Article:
Russian Federation tells U.S. to show proof of N. Korea sanctions-busting


Moscow will make substantial efforts to preserve the Joint Comprehensive Plan of Action (JCPOA) on Iran's nuclear program, Russian Foreign Minister Sergey Lavrov told reporters at a news conference yesterday, TASS reports.

During an interview with Reuters, the POTUS said, "Russia is not helping us at all with North Korea".

On Jan. 17, White House Chief of Staff John Kelly said that the problem with the North Korean nuclear issue is that "at this point in time is there's no road left".

"I hope, by filing this petition with the ICC, the prosecutors at the court as well as the worldwide community will hear what we have to say and understand such cruelties were inflicted on innocent citizens", Shoichi Osawa, who heads a group representing such relatives, said during a press conference in Tokyo.

China, which was excluded from the meeting, told the officials that it would only drive a wedge among the global community and criticized it as running counter to the world's joint efforts to settle the North Korean nuclear issue peacefully, the sources said. "The U.S. should do all in its power to avoid misunderstandings that could escalate to a great conflict, including nuclear war".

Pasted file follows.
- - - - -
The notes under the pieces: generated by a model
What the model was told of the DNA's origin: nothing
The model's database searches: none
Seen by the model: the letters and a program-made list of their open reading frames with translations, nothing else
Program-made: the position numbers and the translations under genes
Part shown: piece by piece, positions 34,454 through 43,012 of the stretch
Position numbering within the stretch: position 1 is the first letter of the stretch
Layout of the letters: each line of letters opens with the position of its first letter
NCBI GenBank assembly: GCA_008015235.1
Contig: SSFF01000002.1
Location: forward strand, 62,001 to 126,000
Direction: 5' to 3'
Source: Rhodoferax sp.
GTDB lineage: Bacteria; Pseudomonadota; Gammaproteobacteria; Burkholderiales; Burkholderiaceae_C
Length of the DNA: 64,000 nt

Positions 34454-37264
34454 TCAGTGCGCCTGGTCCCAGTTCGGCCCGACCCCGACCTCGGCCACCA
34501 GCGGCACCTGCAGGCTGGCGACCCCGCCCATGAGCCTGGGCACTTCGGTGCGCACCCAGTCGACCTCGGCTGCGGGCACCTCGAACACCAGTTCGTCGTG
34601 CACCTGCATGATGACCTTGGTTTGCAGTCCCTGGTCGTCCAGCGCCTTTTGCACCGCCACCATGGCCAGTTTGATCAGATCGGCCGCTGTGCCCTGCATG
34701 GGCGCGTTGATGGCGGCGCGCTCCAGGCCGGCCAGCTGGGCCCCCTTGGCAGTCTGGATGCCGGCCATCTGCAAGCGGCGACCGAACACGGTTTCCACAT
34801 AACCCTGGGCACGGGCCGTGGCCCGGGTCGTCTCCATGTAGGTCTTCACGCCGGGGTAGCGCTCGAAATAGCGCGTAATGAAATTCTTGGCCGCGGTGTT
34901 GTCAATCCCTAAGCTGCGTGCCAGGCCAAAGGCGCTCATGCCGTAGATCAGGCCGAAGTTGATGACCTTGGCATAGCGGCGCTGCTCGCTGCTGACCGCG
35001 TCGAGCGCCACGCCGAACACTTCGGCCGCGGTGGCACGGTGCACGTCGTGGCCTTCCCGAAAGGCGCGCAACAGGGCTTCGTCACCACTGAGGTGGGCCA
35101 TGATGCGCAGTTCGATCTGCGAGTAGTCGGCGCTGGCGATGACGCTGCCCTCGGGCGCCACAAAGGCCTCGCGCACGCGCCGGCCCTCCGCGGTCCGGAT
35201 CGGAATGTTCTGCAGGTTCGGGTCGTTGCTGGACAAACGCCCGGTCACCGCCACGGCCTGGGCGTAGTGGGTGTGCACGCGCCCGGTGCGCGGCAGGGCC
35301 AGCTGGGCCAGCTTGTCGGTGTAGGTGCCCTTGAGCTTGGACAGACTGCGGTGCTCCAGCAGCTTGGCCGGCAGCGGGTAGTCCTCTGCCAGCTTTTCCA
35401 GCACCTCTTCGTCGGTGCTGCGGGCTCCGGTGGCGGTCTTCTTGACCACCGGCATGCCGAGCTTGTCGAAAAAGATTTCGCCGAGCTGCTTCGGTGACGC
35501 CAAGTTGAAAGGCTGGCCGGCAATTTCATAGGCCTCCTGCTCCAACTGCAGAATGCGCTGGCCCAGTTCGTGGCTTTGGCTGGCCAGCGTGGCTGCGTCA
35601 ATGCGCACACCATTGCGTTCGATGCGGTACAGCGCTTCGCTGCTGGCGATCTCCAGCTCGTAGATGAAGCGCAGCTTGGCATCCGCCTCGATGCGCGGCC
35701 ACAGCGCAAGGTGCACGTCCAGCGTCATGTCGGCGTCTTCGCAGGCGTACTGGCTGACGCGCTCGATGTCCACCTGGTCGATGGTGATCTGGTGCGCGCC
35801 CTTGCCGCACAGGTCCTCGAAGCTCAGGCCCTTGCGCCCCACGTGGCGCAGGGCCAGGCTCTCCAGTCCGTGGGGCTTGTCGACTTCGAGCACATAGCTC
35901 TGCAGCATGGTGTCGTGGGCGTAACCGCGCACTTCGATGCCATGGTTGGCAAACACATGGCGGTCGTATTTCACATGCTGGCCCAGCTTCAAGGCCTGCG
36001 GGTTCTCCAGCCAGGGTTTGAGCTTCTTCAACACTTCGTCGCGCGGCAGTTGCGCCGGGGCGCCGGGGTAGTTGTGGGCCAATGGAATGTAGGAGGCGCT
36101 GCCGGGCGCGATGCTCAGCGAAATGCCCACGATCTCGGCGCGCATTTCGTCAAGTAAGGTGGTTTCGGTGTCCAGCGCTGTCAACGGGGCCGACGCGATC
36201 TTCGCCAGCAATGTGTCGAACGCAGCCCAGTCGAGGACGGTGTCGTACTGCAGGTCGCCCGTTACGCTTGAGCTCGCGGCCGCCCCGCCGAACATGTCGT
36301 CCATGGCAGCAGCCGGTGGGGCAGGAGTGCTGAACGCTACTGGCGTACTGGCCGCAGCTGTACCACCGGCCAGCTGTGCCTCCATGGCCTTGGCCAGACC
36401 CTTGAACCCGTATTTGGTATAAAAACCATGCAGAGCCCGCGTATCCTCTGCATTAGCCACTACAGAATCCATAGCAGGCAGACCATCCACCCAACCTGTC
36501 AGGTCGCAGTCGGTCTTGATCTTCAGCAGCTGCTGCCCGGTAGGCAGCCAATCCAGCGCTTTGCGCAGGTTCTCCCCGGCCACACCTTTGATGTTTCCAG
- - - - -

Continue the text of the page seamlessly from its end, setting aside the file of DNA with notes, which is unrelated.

President Donald Trump said Wednesday that his predecessors let the North Korean nuclear situation fester because he'd be better suited to handle it, given his normal cognitive abilities.

The United States is hopeful - but apparently not optimistic - that North Korea's overture to South Korea about creating a united team for this year's Winter Olympics could lead to wider talks about ending Pyongyang's nuclear weapons programme.

Last week, President Trump said there were "disastrous" flaws in the 2015 agreement but waived implementing nuclear-related sanctions, saying, "This is a last chance". According to the Russian Foreign minister, the provisions of the Prohibition of Nuclear Weapons Treaty are far from advancing in the full eradication of these devices, for which the Moscow government does not ratify it.

"I don't think it's useful to comment" he said. North Korea admitted in 2002 that it had dispatched agents to kidnap 13 Japanese in the 1970s and 1980s who were tasked with training its spies in Japanese language and customs.

But she conceded that despite the overtures, North Korea has yet to show any intention to fulfill its obligations on denuclearization of the Korean Peninsula.

The meeting was attended by worldwide affairs ministers from 20 nations.

Certainly Kim might not be inclined toward negotiation, as he appears entirely unqualified to run his country, a country where the citizens are in dire straits in so many ways.

The U.N. Security Council, which has imposed sanctions against North Korea since the nation's first nuclear test in 2006, approved new sanctions in response to its sixth nuclear test on September 3, 2017.